Chinese virologist on the run claims Covid virus manufactured in Wuhan lab

Dr Li-Meng Yan alleges the Chinese authorities knew about the spread of coronavirus before publicly acknowledging the outbreak

Dr Li-Meng Yan, China
Dr Li-Meng Yan said she has proof that the virus came from a virology lab | Photo: Screengrab

A Chinese virologist who has allegedly fled China claims that she has proof that the SARS-Cov-2 virus is in fact man-made in a Wuhan lab.

The new novel coronavirus outbreak was first reported in Wuhan, and was traced back to the sea-food market, which soon became the hotspot and was considered to be the origin centre, where a virus jumped from a bat or a pangolin onto humans.

In April, a French Nobel prize winning scientist Luc Montagnier had also sparked a row by making the same claim.

Speaking on ITV’s ‘Loose Women’, Dr Li-Meng Yan, who is described as “a scientist who was working at the Hong Kong School of Public Health when she turned whistleblower on the Chinese government after she alleged they knew about the spread of the coronavirus before publicly acknowledging the Covid outbreak.”


The description refers to Dr Li’s claims that she had to flee to the US for her own safety and “is now determined to spread her findings to the world”. She is said to have joined the ‘Loose Women’ from a secret location.

Dr Li said while working at Hong Kong’s School of Public Health, her supervisor first asked her to investigate a new ‘SARS-like’ virus in Wuhan on December 31, but her efforts were later “stifled”.

She said she reported back that cases appeared to be rising exponentially but was told to “keep silent and be careful.”

She also said she has proof that the virus came from a virology lab in the city and not from the wet-food market. “The genome sequence is like a human fingerprint,” she says on YouTube.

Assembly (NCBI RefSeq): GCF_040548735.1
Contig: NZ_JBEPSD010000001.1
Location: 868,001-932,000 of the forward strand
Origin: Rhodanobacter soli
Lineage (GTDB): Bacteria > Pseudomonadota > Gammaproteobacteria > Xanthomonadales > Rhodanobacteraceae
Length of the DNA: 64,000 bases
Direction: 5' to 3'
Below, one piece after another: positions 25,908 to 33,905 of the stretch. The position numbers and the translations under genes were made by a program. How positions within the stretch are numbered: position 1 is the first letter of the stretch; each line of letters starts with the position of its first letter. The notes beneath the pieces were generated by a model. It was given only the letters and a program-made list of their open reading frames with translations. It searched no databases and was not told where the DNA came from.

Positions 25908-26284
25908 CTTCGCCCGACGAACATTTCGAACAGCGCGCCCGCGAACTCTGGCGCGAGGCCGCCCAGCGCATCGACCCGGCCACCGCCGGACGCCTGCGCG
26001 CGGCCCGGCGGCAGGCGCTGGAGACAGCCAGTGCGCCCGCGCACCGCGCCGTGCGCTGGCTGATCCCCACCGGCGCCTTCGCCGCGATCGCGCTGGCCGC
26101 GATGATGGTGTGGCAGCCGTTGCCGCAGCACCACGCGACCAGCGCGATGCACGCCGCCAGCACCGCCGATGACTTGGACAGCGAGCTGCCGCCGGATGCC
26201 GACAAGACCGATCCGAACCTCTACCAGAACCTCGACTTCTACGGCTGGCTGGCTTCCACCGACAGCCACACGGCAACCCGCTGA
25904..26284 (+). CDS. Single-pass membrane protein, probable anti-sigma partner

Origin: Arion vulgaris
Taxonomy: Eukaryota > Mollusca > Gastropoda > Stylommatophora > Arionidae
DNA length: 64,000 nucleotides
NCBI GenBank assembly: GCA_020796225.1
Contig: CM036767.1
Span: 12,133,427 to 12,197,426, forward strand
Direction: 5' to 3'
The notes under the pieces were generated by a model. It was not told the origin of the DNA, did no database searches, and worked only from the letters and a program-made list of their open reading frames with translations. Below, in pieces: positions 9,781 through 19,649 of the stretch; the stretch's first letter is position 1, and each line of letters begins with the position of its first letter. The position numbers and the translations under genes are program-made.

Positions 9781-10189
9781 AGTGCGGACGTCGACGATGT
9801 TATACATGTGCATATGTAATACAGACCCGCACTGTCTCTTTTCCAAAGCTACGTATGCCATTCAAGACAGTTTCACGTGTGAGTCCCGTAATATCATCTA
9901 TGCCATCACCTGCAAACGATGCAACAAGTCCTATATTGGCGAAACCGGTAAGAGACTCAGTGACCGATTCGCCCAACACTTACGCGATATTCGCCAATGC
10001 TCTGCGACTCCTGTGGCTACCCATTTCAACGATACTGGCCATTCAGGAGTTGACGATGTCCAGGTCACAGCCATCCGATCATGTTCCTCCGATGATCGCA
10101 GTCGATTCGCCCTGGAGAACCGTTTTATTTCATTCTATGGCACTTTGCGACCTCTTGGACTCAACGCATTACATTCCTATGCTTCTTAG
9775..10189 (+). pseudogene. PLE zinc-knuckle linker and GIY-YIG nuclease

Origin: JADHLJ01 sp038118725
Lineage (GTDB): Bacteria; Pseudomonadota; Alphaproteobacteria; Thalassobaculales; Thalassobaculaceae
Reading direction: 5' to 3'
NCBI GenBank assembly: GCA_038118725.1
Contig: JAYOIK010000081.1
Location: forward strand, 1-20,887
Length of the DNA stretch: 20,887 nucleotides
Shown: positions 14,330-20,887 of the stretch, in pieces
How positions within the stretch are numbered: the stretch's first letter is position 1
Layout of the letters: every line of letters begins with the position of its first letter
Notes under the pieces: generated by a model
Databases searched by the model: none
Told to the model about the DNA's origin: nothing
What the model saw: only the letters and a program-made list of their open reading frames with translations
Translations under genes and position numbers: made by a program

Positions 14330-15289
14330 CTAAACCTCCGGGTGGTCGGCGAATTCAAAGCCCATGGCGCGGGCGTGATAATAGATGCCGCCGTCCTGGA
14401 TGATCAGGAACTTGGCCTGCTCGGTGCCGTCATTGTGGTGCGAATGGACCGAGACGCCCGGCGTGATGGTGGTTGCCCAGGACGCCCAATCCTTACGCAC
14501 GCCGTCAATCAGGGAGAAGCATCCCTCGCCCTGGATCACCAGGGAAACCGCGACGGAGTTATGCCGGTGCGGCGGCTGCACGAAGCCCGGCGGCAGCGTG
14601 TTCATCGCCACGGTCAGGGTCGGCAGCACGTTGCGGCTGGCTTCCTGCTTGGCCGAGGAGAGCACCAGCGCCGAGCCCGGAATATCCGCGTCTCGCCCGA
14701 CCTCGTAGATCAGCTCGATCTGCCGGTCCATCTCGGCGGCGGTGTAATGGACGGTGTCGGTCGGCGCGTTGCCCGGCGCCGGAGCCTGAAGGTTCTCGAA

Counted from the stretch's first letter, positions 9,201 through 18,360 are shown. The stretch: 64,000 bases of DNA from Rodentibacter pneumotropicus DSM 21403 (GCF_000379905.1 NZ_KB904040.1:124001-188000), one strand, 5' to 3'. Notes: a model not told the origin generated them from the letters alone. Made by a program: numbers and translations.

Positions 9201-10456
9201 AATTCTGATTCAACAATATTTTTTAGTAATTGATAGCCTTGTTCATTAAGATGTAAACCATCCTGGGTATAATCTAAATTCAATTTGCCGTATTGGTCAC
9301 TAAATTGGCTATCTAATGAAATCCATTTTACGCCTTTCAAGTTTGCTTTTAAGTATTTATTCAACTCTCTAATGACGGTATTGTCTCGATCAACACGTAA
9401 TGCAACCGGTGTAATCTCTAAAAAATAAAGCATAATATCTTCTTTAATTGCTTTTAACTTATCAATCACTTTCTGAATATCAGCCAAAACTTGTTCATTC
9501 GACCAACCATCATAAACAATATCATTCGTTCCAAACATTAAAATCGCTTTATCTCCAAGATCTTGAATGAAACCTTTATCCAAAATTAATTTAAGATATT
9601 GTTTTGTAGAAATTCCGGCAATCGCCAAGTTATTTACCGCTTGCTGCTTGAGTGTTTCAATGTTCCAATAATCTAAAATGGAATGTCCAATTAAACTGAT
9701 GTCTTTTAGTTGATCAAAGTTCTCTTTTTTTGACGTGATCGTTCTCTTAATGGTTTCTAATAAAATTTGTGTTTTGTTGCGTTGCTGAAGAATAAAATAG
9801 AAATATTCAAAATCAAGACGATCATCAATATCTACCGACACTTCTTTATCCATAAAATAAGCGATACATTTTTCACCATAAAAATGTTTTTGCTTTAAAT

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“Based on this you can identify these things. I will (use this) evidence to tell people why this has come from the lab in China, why they are the ones who made it,” she says. “Anyone, even if you have no biology knowledge, will be able to read it, and check and identify and verify it yourself.”

She said the Chinese authorities began to discredit her even before she fled the country. “They deleted all my information and also they told people to spread rumours about me,” she said. The Chinese National Health Commission, World Health Organization and University Of Hong Kong disputed her claims, according to The Sun.

In July, Hong Kong University put out a statement: “Dr Yan Limeng was a postdoctoral fellow at HKU. She has left the University. HKU notes that the content of the said news report does not accord with the key facts as we understand them. Specifically, Dr Yan never conducted any research on human-to-human transmission of the novel coronavirus at HKU during December 2019 and January 2020, her central assertion of the said interview.”

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In March, a paper in science journal on the proximal origins of Covid-19 found that “analyses clearly show that SARS-CoV-2 is not a laboratory construct or a purposefully manipulated virus.”

Early this year, a Chinese doctor Li Wenliang died after contracting the virus while treating patients in Wuhan. Last December he sent a message to fellow medics warning of a virus he thought looked like Sars — another deadly coronavirus.

But he was told by police to “stop making false comments” and was investigated for “spreading rumours”.

“I don’t think he was rumour-mongering. Hasn’t this turned into reality now?” his father, Li Shuying, had told BBC. “My son was wonderful.”